ACEP, UAF Awarded $2.5 M to Study Alternative Heat to Reduce PM2.5

ACEP, UAF Awarded $2.5 M to Study Alternative Heat to Reduce PM2.5

A new federally funded project will study whether an alternate electric heat source can help reduce particulate air pollution in the Fairbanks North Star Borough.

The effort, led by a University of Alaska Fairbanks research team, could help cut PM2.5 levels in the area. The U.S. Environmental Protection Agency has said fine particulates in Fairbanks air must be reduced to protect residents' health. The particulates often exceed federal standards during the winter.

Researchers plan to install electric thermal storage heaters in 50 homes with wood stoves in North Pole's Hurst Road area. Since firewood is the largest source of PM2.5 in the borough, the study will focus on whether displacing its use will make a significant difference in particulate pollution. Homeowners who volunteer to use the thermal heaters will receive a subsidized electric rate to encourage them to use the alternate heating source.

Air-quality measurements will be compared from before and after the installations, and a series of surveys will be conducted to collect information on home heating preferences and costs. Researchers will use that data to forecast how an increase in the use and concentration of electric thermal storage heaters will impact the borough’s air quality and home heating costs.

The National Science Foundation is funding the four-year project with a $2.9 million grant from its Navigating the New Arctic program.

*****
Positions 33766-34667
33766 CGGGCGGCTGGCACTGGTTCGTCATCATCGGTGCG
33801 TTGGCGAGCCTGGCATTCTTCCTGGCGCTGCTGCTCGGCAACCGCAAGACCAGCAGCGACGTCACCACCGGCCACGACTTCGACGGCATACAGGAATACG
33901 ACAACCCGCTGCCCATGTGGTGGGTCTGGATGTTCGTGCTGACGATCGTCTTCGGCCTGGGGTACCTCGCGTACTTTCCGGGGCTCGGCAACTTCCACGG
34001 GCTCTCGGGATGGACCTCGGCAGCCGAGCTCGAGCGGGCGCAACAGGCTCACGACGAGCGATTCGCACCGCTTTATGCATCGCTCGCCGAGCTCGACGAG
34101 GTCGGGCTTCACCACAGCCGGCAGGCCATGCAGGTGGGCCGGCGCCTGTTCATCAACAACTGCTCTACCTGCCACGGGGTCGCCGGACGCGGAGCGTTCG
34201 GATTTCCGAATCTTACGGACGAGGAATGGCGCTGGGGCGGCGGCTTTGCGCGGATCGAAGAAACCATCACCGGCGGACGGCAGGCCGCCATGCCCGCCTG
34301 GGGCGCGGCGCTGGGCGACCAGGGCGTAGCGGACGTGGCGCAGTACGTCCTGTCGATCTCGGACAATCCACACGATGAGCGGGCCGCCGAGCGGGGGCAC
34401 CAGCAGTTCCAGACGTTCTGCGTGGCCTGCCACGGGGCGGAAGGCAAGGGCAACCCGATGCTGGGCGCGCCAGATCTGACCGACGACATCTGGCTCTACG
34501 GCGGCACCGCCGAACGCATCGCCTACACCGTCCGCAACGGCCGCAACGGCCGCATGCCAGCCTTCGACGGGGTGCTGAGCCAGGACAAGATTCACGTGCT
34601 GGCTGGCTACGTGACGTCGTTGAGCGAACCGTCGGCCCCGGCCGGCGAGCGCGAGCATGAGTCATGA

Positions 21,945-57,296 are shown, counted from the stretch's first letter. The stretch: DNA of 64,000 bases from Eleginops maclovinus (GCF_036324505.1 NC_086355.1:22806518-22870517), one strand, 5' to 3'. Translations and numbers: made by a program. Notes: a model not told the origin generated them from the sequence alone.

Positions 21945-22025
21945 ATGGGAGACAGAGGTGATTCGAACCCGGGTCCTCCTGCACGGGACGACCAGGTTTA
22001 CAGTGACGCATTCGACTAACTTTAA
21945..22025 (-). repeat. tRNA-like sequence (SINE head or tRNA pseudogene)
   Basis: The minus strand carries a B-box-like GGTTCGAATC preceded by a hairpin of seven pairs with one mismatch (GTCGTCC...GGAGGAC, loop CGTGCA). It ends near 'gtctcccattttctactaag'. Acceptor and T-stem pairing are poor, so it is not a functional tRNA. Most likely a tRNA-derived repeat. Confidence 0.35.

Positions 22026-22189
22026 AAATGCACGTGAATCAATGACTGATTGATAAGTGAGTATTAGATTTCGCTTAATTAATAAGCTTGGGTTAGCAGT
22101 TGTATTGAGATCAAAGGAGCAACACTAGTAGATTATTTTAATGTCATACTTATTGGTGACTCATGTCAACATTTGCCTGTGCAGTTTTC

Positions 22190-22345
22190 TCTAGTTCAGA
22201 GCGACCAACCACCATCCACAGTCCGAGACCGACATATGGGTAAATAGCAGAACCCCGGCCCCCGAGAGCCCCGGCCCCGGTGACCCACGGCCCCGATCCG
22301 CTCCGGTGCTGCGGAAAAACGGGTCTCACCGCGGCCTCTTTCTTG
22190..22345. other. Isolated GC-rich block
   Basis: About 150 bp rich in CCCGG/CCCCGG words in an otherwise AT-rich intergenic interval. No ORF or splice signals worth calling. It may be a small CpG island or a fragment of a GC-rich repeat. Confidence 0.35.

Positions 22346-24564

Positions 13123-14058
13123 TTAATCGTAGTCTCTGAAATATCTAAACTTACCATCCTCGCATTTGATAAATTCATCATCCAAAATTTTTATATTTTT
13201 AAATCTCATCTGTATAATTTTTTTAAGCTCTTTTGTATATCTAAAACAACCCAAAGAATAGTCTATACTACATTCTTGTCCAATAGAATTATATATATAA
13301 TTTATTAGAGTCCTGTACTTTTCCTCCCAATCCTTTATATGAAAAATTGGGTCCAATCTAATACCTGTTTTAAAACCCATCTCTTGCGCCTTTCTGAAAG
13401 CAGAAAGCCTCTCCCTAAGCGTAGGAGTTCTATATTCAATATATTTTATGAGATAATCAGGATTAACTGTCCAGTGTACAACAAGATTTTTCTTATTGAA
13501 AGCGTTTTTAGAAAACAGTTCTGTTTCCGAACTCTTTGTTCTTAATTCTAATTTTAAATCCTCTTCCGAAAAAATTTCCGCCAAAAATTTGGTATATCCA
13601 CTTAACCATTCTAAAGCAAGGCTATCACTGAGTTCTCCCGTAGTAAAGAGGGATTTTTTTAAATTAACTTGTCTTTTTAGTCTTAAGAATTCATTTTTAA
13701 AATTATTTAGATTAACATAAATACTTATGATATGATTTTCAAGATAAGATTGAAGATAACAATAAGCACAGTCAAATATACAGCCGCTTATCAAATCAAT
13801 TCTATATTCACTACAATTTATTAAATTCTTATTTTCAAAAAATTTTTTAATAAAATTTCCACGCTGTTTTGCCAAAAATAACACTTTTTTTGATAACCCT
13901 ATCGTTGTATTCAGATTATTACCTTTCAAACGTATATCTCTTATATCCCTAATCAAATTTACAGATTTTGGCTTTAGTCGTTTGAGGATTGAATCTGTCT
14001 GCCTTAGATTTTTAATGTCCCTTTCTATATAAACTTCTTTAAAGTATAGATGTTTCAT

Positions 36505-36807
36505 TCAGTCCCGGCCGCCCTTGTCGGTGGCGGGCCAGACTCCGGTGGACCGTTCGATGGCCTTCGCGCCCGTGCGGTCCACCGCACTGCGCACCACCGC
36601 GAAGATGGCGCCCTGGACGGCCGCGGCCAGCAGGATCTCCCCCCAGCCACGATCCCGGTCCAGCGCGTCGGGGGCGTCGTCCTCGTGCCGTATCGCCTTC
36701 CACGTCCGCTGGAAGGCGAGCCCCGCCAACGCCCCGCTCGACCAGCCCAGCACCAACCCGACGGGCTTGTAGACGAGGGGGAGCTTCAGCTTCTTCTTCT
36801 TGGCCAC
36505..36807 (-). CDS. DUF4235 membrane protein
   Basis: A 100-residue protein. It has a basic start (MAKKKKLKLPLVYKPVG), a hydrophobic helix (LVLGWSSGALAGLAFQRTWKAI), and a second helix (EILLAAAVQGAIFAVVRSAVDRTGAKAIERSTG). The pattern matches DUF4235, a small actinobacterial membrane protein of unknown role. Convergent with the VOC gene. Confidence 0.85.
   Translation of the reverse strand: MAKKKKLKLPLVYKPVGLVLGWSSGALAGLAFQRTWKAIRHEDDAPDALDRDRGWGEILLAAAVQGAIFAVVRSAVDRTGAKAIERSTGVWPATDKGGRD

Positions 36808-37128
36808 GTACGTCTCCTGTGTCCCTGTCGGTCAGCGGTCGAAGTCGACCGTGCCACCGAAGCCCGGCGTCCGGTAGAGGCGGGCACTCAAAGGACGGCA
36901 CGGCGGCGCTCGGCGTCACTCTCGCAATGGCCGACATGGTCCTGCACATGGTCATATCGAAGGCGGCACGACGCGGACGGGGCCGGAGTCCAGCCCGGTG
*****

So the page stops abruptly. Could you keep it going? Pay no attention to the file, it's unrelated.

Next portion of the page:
“I think the project can provide some really useful applied information,” said Dominique Pride, a research assistant professor at UAF’s Alaska Center for Energy and Power. “We’re not trying to take stoves away. We’re not trying to get people to stop burning wood completely. We’re just trying to see if this is an acceptable way to address PM2.5 in the borough.”

Electric thermal storage heaters consist of an electric resistance heating element used to heat ceramic bricks enclosed in insulated box. As the bricks heat up, they serve as thermal storage. Fans blow air across the hot bricks, heating the air, which then enters the home, providing on-demand space heating.

The technology has been used in the United Kingdom and Europe since the 1940s, said Srijan Aggarwal, a UAF associate professor of environmental engineering who is part of the study. More recently, communities in the Yukon-Kuskokwim Delta have begun using excess electricity from wind installations to charge residential electric thermal storage heaters at a discounted rate.

If the heaters can help reduce particulate pollution in the Fairbanks area, they could be another tool that allows the borough to comply with EPA air-quality mandates, Aggarwal said.

“We want to see if this will work,” he said. “It’s worked as a heat source in other places in Alaska, and we want to know if it will work here to help with PM2.5.”

Other participants in the project, which will begin on Sept. 1, include Jan Dawe, the director of UAF’s OneTree Alaska, Northern Arizona University and Texas Tech University.

For more information contact Dominique Pride at


Electric thermal storage stoves similar to this one will be installed in 50 homes in the Hurst Road area of North Pole as part of this study.